Wednesday, April 1, 2015

Fingerbob's guide to Exploration in Elite Dangerous

Hi! Welcome to my very fast guide to exploring in Elite: Dangerous. I'm assuming if you're reading this you're either pretty new to E:D or you've got terribored by the grind that is commodity trading (and if that's the case, I don't blame you).

If you do want to learn about trading, take a look at my beginner's guide here.

If you've never done any exploring yet, then we're about to go through the basics. The galaxy is full of beautiful and wonderful sights. Put the time into a bit of exploring and you'll realize just how incredible space can be. Frontier Developments have managed to put a huge number of known stellar objects into the game and seeing them with your own eyes is often very rewarding.

So, without further ado - let's explore, commander.

Kit out a ship!

You'll need a ship to explore with. You can do this in a Sidewinder if you desire, but I'd recommend something a little more suited to the job. That means ideally an Asp, or potentially a Hauler or an Adder. You can honestly explore in any ship though, if that's your thing.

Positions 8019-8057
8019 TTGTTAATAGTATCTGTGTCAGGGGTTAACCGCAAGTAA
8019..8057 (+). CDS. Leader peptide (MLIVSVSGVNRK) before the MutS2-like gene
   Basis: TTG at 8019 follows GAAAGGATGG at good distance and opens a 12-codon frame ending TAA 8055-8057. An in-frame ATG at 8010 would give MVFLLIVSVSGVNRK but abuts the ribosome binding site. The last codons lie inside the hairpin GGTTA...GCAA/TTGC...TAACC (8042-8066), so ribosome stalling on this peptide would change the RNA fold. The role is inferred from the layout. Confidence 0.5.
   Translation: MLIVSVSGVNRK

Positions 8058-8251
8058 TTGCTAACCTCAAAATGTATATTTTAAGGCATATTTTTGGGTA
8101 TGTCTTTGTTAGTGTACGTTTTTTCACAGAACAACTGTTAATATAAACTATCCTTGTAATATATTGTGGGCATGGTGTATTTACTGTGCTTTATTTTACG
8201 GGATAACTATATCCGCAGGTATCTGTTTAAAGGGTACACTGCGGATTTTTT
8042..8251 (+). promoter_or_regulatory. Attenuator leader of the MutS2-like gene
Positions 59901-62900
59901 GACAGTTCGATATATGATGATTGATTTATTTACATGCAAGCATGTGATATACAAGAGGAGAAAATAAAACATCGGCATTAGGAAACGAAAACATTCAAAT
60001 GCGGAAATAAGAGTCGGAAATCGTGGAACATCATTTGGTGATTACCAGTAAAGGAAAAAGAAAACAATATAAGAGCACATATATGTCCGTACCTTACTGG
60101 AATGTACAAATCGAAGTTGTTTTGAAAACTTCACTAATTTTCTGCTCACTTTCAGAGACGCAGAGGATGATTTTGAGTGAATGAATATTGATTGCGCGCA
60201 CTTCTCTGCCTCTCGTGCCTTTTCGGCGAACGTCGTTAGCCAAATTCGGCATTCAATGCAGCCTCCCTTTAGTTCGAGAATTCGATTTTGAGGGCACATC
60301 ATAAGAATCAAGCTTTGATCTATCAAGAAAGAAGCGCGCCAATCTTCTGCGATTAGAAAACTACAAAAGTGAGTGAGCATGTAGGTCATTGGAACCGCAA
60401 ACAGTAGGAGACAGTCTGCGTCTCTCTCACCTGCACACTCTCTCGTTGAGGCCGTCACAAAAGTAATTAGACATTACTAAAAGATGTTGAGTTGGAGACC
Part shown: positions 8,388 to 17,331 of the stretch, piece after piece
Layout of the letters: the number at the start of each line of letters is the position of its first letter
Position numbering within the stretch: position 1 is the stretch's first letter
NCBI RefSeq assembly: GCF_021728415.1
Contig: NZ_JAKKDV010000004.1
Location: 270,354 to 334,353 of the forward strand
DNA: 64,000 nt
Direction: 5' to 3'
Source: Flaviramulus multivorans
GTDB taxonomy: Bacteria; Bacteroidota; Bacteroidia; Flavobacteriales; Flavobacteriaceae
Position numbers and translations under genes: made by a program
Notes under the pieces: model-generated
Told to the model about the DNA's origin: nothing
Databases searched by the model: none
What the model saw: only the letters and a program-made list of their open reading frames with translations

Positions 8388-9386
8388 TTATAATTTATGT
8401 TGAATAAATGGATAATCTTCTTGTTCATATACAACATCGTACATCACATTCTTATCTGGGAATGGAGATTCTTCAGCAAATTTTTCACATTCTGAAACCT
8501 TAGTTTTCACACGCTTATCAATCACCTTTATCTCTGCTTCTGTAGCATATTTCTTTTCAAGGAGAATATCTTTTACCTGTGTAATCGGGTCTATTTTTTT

The reason I suggest an Asp is because it's designed to explore - the jump range is phenomenal and you can easily kit it out with all the goodies you're going to need - and there's a couple of basic things that really you don't want to be without. A Hauler can also be kitted out with a great jump range and can just about squeeze in what you need, so if you want to do it on a budget that's the ship to pick.

The main thing you'll need is a good jump range. That means the best class FSD you can afford - ideally the A class for your relevant ship.